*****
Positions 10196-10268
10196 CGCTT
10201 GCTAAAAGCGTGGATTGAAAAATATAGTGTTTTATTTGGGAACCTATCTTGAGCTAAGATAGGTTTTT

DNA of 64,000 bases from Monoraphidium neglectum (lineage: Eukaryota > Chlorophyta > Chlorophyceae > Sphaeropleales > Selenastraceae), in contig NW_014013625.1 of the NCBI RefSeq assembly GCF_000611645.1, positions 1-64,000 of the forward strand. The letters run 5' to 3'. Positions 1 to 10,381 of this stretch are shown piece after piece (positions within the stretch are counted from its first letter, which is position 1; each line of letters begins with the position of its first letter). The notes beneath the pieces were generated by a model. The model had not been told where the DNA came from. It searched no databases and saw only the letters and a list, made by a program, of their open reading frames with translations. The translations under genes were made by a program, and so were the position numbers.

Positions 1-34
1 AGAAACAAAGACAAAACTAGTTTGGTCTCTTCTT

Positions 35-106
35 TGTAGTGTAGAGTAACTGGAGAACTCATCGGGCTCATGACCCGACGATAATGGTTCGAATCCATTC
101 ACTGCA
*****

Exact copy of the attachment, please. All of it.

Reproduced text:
Positions 10196-10268
10196 CGCTT
10201 GCTAAAAGCGTGGATTGAAAAATATAGTGTTTTATTTGGGAACCTATCTTGAGCTAAGATAGGTTTTT

DNA of 64,000 bases from Monoraphidium neglectum (lineage: Eukaryota > Chlorophyta > Chlorophyceae > Sphaeropleales > Selenastraceae), in contig NW_014013625.1 of the NCBI RefSeq assembly GCF_000611645.1, positions 1-64,000 of the forward strand. The letters run 5' to 3'. Positions 1 to 10,381 of this stretch are shown piece after piece (positions within the stretch are counted from its first letter, which is position 1; each line of letters begins with the position of its first letter). The notes beneath the pieces were generated by a model. The model had not been told where the DNA came from. It searched no databases and saw only the letters and a list, made by a program, of their open reading frames with translations. The translations under genes were made by a program, and so were the position numbers.

Positions 1-34
1 AGAAACAAAGACAAAACTAGTTTGGTCTCTTCTT

Positions 35-106
35 TGTAGTGTAGAGTAACTGGAGAACTCATCGGGCTCATGACCCGACGATAATGGTTCGAATCCATTC
101 ACTGCA